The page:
I shouldn’t have been too surprised to discover that this post on how we need Christ needed more explanation. I’m actually pleased to have this occasion arise; it gives me a chance to reflect on what Christ has done for us in the past, and what he does for us still.
The objection doctor(logic) raised began:
The thing that bugs me about this is that it’s so anti-humanistic. Humility I can understand, but, to me, this is perverse.
When people achieve difficult objectives, they ought to get credit for doing so.
I hate the way Christianity tells people they’re nothing, makes them feel bad, then offers them a convenient promise to soothe their soul. And to top it off, Christianity takes credit for any success those people have at solving their own problems.
To address this adequately we have to begin with some background on who we are and where we come from. It begins, naturally enough, in Genesis. The first mention of humans is in Genesis 1:26-31:
Then God said, Let us make man in our image, after our likeness. And let them have dominion over the fish of the sea and over the birds of the heavens and over the livestock and over all the earth and over every creeping thing that creeps on the earth. So God created man in his own image, in the image of God he created him; male and female he created them. And God blessed them. And God said to them, Be fruitful and multiply and fill the earth and subdue it and have dominion over the fish of the sea and over the birds of the heavens and over every living thing that moves on the earth.
And God said, Behold, I have given you every plant yielding seed that is on the face of all the earth, and every tree with seed in its fruit. You shall have them for food. And to every beast of the earth and to every bird of the heavens and to everything that creeps on the earth, everything that has the breath of life, I have given every green plant for food. And it was so.
And God saw everything that he had made, and behold, it was very good. And there was evening and there was morning, the sixth day.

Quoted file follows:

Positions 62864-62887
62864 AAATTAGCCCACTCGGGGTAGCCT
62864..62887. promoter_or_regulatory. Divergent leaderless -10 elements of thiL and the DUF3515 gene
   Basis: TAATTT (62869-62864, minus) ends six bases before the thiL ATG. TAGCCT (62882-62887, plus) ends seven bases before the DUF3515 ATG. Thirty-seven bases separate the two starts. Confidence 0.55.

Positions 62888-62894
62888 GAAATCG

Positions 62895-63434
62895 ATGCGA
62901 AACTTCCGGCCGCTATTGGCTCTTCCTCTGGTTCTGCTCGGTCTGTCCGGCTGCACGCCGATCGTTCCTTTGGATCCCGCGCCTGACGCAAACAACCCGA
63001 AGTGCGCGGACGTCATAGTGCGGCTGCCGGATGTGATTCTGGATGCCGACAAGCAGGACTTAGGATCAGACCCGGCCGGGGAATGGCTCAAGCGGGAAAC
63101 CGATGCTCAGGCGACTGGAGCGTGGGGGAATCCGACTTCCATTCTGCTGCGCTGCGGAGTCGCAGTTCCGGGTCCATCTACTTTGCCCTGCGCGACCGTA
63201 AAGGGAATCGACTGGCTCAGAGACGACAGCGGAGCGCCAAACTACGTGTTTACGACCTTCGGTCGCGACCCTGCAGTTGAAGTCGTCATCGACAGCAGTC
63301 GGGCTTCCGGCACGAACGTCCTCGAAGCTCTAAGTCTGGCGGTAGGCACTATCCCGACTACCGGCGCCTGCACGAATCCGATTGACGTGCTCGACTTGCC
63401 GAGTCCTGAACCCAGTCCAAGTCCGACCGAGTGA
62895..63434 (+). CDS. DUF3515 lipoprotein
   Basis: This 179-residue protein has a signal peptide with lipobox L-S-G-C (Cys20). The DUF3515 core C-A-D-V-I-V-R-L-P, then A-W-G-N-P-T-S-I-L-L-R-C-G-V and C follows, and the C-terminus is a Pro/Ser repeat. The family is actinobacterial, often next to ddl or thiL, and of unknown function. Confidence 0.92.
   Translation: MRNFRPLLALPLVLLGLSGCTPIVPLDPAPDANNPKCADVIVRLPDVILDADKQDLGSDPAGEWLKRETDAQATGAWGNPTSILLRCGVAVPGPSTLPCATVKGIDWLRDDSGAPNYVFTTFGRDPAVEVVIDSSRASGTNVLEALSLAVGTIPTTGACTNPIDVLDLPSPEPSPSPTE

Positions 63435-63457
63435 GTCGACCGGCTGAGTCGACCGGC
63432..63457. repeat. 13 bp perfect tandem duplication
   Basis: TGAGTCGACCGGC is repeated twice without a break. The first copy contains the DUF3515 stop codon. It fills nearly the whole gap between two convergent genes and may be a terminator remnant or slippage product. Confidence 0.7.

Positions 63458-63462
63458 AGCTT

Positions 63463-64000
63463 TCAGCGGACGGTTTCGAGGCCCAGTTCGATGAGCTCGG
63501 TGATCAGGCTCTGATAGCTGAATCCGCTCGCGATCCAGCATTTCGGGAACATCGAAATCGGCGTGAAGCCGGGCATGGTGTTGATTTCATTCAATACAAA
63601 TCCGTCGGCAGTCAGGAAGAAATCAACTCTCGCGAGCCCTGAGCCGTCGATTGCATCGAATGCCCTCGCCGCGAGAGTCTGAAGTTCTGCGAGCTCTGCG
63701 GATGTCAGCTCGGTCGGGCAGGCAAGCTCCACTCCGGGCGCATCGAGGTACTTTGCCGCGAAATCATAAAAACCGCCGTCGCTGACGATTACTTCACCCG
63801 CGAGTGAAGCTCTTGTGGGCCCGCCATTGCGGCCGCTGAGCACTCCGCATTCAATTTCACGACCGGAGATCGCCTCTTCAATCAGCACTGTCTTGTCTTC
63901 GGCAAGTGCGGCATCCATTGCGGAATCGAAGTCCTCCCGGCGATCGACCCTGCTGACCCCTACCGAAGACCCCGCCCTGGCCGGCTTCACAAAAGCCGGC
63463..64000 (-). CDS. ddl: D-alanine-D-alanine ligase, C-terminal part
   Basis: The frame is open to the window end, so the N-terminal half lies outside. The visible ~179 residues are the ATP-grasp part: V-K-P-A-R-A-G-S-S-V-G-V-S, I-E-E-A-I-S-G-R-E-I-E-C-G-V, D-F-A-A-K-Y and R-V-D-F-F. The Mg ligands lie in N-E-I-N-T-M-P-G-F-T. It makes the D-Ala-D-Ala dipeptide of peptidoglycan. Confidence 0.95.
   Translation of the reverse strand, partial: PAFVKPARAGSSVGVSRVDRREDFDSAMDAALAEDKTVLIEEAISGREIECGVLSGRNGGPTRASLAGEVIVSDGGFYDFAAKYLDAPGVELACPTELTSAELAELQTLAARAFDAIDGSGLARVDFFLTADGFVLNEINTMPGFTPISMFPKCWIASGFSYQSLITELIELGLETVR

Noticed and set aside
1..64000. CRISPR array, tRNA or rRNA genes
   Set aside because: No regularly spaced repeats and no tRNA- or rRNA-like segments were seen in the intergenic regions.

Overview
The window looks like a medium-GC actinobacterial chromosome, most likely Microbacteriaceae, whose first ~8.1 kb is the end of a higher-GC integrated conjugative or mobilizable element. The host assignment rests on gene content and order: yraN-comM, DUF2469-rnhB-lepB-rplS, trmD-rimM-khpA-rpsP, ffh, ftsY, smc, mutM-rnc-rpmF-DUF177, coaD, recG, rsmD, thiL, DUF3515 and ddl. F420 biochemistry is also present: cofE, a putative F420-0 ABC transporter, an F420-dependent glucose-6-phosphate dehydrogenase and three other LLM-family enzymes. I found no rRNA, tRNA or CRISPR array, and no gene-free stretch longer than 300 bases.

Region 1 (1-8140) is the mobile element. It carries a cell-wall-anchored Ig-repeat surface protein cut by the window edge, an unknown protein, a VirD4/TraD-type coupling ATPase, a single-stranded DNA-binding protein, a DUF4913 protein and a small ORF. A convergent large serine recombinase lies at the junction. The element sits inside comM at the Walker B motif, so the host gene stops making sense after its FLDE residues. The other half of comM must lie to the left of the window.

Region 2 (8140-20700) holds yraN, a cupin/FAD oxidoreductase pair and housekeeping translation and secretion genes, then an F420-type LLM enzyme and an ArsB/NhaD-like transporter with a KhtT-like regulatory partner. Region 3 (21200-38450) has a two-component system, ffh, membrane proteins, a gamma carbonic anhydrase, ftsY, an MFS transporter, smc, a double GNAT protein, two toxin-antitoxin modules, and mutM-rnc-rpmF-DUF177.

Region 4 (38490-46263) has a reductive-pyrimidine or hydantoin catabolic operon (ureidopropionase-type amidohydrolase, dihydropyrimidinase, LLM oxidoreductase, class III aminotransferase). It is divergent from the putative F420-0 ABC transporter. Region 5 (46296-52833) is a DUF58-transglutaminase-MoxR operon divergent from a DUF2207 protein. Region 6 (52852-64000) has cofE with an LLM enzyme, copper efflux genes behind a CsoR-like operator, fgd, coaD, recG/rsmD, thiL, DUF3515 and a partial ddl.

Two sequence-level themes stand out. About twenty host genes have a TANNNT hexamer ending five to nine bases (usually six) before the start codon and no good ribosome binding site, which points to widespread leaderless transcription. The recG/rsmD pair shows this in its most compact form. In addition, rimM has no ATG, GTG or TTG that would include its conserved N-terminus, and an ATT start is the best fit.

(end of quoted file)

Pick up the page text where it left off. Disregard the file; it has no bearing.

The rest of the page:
Two initial observations: First, God is Creator. God is preeminent. God decided, and one result of God’s decision was humankind. It’s not the other way around. Humility before God, recognizing that He is Master, Creator, and Lord, is just recognizing reality.
Second, humans are significant nevertheless. God created us in His image. In this passage we see him blessing the first humans and giving them significant responsibility. In Genesis 2 God gives them moral significance by providing them with choices that matter. He seems almost solicitous toward Adam’s need for a suitable companion. There is real relationship there: even though “God is love” has not yet been articulated, His love toward humans is already evident.
Genesis 3:8-9 tells of God walking in the Garden. This is God’s condescending to them, allowing Himself to be apparent among them in a form or manner to which they can relate. It seems likely that He did this regularly, for they were expecting Him. This time, though, they hid from Him. More on that in the next post, but for now we can take note again of God’s personal interaction with them.
Anti-humanistic? In the Bible, humans certainly do not have the highest and most exalted place of all. We >do have the highest and most exalted place among created things, though. God is love, and his love is especially directed towards humans. (We won’t go into it here, but in Hebrews we learn that humans’ position is even higher than angels’.)
This is just a start, but it’s a necessary one for what will follow, as we continue later to look at what Christ does for us.
Part of a Series: What Christ Does For Us
- Part 1: Our Roots In God’s Plan
- Part 2: Broken Roots
- Part 3: The Extent of Brokenness
- Part 4: Restorations
- Part 5: Who Christ Is
- Part 6: Among Us, Loving Us
- Part 7: Showing How to Live
- Part 8: Death and Resurrection
- Part 9: The Cross, Again
- Part 10: The Resurrection, Again
- Part 11: Life in Christ
Related: How To Keep Your New Year’s Resolutions — a post that elicited a short question, to which I’m writing a long answer